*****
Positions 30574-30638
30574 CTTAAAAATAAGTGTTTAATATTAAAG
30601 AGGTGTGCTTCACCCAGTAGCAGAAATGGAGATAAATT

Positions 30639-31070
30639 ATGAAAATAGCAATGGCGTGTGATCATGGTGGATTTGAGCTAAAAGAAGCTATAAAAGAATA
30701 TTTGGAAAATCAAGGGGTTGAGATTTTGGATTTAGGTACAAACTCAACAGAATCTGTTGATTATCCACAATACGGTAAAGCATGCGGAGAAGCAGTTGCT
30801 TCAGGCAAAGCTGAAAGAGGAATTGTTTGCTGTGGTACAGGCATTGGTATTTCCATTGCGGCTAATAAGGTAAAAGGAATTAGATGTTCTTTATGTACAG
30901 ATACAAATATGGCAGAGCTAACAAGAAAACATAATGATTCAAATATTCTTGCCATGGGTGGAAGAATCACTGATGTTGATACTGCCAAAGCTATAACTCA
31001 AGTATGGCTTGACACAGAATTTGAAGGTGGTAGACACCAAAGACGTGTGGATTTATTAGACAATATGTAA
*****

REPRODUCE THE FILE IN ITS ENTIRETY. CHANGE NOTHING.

Positions 30574-30638
30574 CTTAAAAATAAGTGTTTAATATTAAAG
30601 AGGTGTGCTTCACCCAGTAGCAGAAATGGAGATAAATT

Positions 30639-31070
30639 ATGAAAATAGCAATGGCGTGTGATCATGGTGGATTTGAGCTAAAAGAAGCTATAAAAGAATA
30701 TTTGGAAAATCAAGGGGTTGAGATTTTGGATTTAGGTACAAACTCAACAGAATCTGTTGATTATCCACAATACGGTAAAGCATGCGGAGAAGCAGTTGCT
30801 TCAGGCAAAGCTGAAAGAGGAATTGTTTGCTGTGGTACAGGCATTGGTATTTCCATTGCGGCTAATAAGGTAAAAGGAATTAGATGTTCTTTATGTACAG
30901 ATACAAATATGGCAGAGCTAACAAGAAAACATAATGATTCAAATATTCTTGCCATGGGTGGAAGAATCACTGATGTTGATACTGCCAAAGCTATAACTCA
31001 AGTATGGCTTGACACAGAATTTGAAGGTGGTAGACACCAAAGACGTGTGGATTTATTAGACAATATGTAA